The lattice parameters of HA (before and after calcination) and MHA (before and after calcination) were calculated by Rietveld structure refinement of XRD data from each sample. The degree of crystallinity, corresponding to the crystalline HA, MHA, and calcined phases, were evaluated by Eq. (1), where I300 is the intensity of (300) reflection and Vn2/300 is the intensity of the hollow between (112) and (300) reflections, which completely disappears in noncrystalline

samples. Broadening of a diffraction peak can be related to crystallite size, which may be smaller or equal to the grain size, through Scherrer's equation shown in Eq. (2), where A is the wavelength (CuKa), t is the full width at half-maximum of the HA (211) line, and 0 is the diffraction angle. The (002), (310), and (222) HA peaks were chosen for the analysis of Bragg line broadening [1,25]:

XC — 1 ~(V112/300/I300)

0.9A t cos (0)

Fourier transform infrared spectroscopy (FTIR) (Equinox 55 Bruker) was performed to evaluate the functional groups and chemical composition of the specimens and quantify the effect of Mg substitution on the different functional groups, such as hydroxyl and phosphate [26]. FTIR pellets of powdered samples were mixed with KBr and the spectra was obtained over the 400-4000 cm_ 1 region. Scanning electron microscopic-energy dispersive X-ray spectroscopy (SEM-EDX) analysis (Tescan Vega 2XMU) was used for morphological observations. Before examination, samples were coated with a thin gold film by sputtering using low deposition rate.

Wavcnumhcr cm"

Fig. 3. XRD (a) and FTIR (b) patterns of Mg-substituted HA powders.

10 20 30 40 SO 60 70 60 4000 3600 3000 2600 2000 1500 1000 500

2-Theta YVavenumber cm"1

Fig. 4. XRD (a) and FTIR (b) patterns of washed Mg-substituted HA powders (washed MHA).

VVavenumber c

Fig. 5. XRD (a) and FTIR (b) patterns of calcined MHA powders.

In addition, MgHA crystals were observed with a Philips EM 208S transmission electron microscope at 100 keV. Samples for TEM were prepared by spreading a drop of nanoparticles solution in ethanol (~ 5 mg/mL) onto standard coated copper grid.

3. Result and discussion

The HA peaks were indexed according to the standard pattern (JCPDS 09-0432), as shown in Figs. 1a and 2a. Stoichiometric HA powders exhibited sharp diffraction peaks, indicating high crystallinity of the structure. No impurity phase was identified by XRD.

As shown in Figs. 1(b)-5(b), all FTIR spectra illustrated an OH" band at 3569 cm"1 and PO4" bands at 472, 565, 603, and 1032 cm_ 1 associated with HA. The sharp peak (1637 cm_and broad bands for adsorbed water (30003500 cm_are the evidence of water absorption due to the high specific surface area that precipitated powders usually have. The CO^- groups, that can substitute both PO3 and OH_ ions in the HA structure appeared as 1461, 1423, and 875 cm_ 1 wave numbers. The calcined HA powders exhibited FTIR patterns similar to that of untreated sample, as shown in Fig. 2b. Moreover, the peaks related to absorbed water and carbonates disappeared after heat treatment which means the carbonate is not incorporated in the lattice of HA.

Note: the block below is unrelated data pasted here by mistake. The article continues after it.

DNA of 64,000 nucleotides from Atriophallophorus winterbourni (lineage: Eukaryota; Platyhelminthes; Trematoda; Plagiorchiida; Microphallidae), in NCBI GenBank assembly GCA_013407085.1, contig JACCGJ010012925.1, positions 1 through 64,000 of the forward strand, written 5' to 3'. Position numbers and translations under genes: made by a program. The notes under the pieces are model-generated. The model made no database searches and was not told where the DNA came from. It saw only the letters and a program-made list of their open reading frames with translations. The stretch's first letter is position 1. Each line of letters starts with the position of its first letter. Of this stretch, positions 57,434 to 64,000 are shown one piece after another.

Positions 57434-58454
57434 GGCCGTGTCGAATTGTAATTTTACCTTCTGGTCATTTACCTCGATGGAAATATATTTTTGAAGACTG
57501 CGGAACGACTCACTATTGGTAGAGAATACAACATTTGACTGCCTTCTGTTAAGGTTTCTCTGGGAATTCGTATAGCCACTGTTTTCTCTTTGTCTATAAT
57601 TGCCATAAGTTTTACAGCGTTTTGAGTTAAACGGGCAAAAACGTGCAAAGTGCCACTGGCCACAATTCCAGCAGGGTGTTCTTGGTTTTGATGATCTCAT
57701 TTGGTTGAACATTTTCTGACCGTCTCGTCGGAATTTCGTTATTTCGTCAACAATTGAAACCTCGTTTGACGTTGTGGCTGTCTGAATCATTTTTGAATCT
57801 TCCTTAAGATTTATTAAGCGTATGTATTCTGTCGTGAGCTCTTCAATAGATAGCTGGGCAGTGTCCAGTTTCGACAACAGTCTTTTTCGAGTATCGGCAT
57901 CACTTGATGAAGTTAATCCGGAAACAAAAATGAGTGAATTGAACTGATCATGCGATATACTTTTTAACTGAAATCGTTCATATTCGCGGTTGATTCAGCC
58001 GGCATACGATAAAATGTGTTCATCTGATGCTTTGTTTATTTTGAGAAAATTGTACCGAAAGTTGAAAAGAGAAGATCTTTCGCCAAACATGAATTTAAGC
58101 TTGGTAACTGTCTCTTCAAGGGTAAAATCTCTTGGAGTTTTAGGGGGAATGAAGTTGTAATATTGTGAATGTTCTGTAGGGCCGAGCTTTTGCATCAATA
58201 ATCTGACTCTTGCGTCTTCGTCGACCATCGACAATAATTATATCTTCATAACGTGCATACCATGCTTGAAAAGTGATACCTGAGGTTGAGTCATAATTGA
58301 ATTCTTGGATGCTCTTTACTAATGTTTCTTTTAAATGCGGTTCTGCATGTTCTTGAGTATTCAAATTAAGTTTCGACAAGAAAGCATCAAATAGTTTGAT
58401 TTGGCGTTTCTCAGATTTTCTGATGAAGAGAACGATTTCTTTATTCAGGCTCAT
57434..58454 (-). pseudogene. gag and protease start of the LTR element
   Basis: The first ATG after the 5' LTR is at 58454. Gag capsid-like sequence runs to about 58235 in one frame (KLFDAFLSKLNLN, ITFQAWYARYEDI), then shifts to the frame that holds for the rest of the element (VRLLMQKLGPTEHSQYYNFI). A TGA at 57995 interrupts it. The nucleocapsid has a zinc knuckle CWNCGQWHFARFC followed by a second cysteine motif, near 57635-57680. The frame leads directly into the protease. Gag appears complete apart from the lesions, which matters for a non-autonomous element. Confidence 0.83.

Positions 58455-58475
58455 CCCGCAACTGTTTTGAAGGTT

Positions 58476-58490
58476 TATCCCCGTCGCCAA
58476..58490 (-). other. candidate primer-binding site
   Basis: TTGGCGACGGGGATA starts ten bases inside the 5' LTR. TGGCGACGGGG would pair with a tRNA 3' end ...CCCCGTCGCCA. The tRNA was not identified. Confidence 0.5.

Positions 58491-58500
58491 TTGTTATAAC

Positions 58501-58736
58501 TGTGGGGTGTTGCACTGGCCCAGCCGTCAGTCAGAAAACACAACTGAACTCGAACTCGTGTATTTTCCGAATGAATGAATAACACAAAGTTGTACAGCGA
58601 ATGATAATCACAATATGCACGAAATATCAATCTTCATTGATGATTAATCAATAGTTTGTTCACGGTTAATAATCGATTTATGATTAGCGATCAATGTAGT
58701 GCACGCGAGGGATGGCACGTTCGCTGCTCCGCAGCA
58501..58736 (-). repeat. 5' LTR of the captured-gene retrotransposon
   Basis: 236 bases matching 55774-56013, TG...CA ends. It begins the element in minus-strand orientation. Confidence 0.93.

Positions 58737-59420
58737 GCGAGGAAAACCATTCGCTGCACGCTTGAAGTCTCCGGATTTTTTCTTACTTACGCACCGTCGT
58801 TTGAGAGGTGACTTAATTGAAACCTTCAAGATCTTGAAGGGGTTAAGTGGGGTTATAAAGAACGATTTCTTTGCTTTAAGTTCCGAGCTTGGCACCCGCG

Although Fig. 3a indicates the presence of HA phase in the Mg-substituted sample, the intensity of HA peaks were decreased. This suggests the decrease of crystallinity with reducing grain growth because of Mg ion substitution. Diffractogram of the sample showed additional peaks in the XRD pattern, which were corresponded to Mg(OH)2. As shown in Fig. 3b, the peak marked with "•" at 3698 cm_ 1 was observed in the Mg-doped HA sample. This peak corresponds to the stretching mode of hydroxyl groups that appears when combined with magnesium [27-31], demonstrating the presence of Mg+ 2 in the apatite structure.

The Mg-added sample contained unreacted Mg(OH)2. This was subjected to a washing treatment at room temperature by

Table 1

Lattice parameters of stoichiometric HA powders according to JCPDS no. 09-0432.

20 d (A°) h k l a (A°) c (A°)

(for Sto-HA)

18.7850 4.7200 1 1 0 9.4400

21.8190 4.0700 2 0 0 9.3993

25.8790 3.4400 0 0 2 6.8800

28.9660 3.0800 2 1 0 9.4096

32.9020 2.7200 3 0 0 9.4224

39.8180 2.2620 3 1 0 9.4175

44.3690 2.0400 4 0 0 9.4224

48.6230 1.8710 3 2 0 9.4172

51.2830 1.7800 4 1 0 9.4189

53.1430 1.7220 0 0 4 6.8880

59.9380 1.5420 4 2 0 9.4218

63.4430 1.4650 5 1 0 9.4186

Average 6.8849.4185

using 0.2 M (4.2028 g) ammonium citrate aqueous solutions (pH 9) for further characterization and elimination of non-apatitic secondary phase to ensure that measurements are only associated to the effect of magnesium incorporated to the HA lattice and not to the possible impurity Mg(OH)2 second phase [32].

Fig. 4a shows the XRD patterns of washed Mg HA powders (washed MHA). Mg(OH)2 disappeared, and no other calcium phosphate peaks were observed. Moreover, according to Fig. 4 (b), the peak corresponding to the Mg-hydroxyl band disappeared, indicating that Mg was removed from the structure. This result is consistent with the XRD pattern of the washed MHA. However, the acidic composition can destroy the stoichiometric and enhance the nonstoichiometric apatite nanostructure, thereby resulting in changes in HA characteristics, such as the degree of crystallinity, morphology, lattice parameters, and stability of the HA structure, and ultimately influence the biological response in actual applications. Thus, in this study, MHA is referred to as the as-prepared Mg HA.